August 13, 2021

Clinical Documentation Integrity Program

Clinical documentation in the healthcare record is vital in planning, resource consumption and improving patient outcomes. It is where our clinical coders abstract the information they need to classify diagnoses and interventions.

Often, the language used for clinical purposes and that required by our clinical coders is different. Clinicians frequently use generalised clinical terms, signs, symbols, and abbreviations. While this is meaningful for communicating between treating healthcare professionals, these terms are not always able to be translated into codes required for reporting and funding or coded to the required specificity that reflects the complexity of the patient. This disconnect can significantly affect the quality of hospital casemix data. If the clinical coding does not fully capture the activity and level of service that was provided, it can result in an under-representation of patient complexity leading to sub-optimal hospital reimbursement and incomplete reporting to external agencies.

Clinical Documentation Improvement (CDI) is the process of reducing the ‘disconnect’ between what clinicians write in the healthcare record and what clinical coders need to produce quality casemix data. It achieves this by placing a Clinical Documentation Specialist (CDS) on the ward to review clinical documentation in a timely manner while the patient is still admitted. CDSs help clinicians to document using a format that is clear, complete, and accurate, to aid with patient management and also to be readily acceptable for clinical coding.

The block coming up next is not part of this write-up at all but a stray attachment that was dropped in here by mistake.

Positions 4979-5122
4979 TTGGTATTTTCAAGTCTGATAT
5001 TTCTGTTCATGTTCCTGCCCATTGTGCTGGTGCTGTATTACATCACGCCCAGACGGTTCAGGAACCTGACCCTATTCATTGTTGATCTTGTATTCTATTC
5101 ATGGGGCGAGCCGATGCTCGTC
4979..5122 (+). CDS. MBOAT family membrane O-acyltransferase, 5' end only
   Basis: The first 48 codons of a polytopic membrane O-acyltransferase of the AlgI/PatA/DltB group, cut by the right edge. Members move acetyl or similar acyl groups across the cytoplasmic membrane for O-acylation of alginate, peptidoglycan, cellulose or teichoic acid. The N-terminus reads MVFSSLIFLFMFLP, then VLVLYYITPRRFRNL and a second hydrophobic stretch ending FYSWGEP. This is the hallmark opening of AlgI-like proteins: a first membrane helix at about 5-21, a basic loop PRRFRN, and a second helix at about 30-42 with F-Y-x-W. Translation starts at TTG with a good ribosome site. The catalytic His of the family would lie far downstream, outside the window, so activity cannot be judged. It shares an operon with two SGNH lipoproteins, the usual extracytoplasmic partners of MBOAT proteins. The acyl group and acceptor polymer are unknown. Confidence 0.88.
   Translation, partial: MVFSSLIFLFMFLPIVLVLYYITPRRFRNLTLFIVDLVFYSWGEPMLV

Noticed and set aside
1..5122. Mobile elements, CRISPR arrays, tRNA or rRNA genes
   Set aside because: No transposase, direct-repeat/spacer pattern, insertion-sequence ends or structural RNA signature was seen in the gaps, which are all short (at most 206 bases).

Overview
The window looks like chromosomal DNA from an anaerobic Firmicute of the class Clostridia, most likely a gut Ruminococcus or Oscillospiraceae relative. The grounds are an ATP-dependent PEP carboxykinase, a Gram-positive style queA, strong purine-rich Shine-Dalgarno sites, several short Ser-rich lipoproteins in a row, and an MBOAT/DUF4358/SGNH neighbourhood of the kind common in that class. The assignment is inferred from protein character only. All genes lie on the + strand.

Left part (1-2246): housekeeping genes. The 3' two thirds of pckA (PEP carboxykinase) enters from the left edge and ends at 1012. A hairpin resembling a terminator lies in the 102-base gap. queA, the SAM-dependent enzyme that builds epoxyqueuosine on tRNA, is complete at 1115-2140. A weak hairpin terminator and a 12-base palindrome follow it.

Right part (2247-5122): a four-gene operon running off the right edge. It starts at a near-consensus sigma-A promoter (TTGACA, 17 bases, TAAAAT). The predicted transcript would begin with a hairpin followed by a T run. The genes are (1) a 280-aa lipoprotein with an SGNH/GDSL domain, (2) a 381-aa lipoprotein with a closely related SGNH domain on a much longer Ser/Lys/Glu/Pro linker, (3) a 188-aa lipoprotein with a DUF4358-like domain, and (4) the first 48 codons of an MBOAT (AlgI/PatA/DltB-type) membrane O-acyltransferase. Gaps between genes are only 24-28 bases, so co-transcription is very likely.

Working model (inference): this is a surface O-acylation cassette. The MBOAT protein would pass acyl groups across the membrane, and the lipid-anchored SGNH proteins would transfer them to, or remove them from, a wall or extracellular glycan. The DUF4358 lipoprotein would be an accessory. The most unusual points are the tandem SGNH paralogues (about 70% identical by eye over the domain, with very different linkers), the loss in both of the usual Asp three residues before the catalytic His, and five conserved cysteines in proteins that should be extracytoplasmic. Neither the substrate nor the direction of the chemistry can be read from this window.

Northern Health implemented a Clinical Documentation Integrity Program in 2018 to facilitate the accurate representation of a patient’s clinical status.

Mary Kouvas,  CDI Coordinator says, “When I graduated back in 1993, Victorian hospitals were transitioning from block funding to an activity-based funding model. My first job was to ensure the clinical documentation was complete and accurate to ensure correct reimbursement. Most of this was done retrospectively, that is, about two weeks post discharge,” says Mary.

At Northern Hospital, Mary and the coding team played an important role in ensuring all patients receiving HiFlow Therapy (HFT) via nasal cannula or prongs were captured in our data to ensure  correct reporting. “By educating clinicians and improving forms, we were able to capture this information better which meant that our data was more reliable. This improvement was also the catalyst in establishing the Respiratory Care Unit at Northern Hospital where our patients are better managed whilst receiving HFT.”

The CDI Team has grown in the past year and now consists of Saja Sammour, Health Information Manager and Diana Villalta, a newly appointed CDS with a background in dietetics and midwifery. “We are excited to welcome Diana to our CDI team as her clinical knowledge and ward experience will complement our knowledge in coding and casemix,” says Mary.

Terri Fiorenza, Director Health Information Services, says Mary and the CDI team are to be congratulated in establishing a successful Clinical Documentation Integrity Program at Northern Health, which continues to grow and improve.

Says Terri, “The team’s presence in clinical areas continues to strengthen the clinicians knowledge and importance of accurate clinical documentation in the healthcare record, not only from a funding reimbursement perspective, but from a qualitative perspective as well.”

Featured image shows from left to right:
Saja Sammour, Health Information Manager; Mary Kouvas, Clinical Documentation Improvement Coordinator and Diana Villalta, Clinical Documentation Specialist.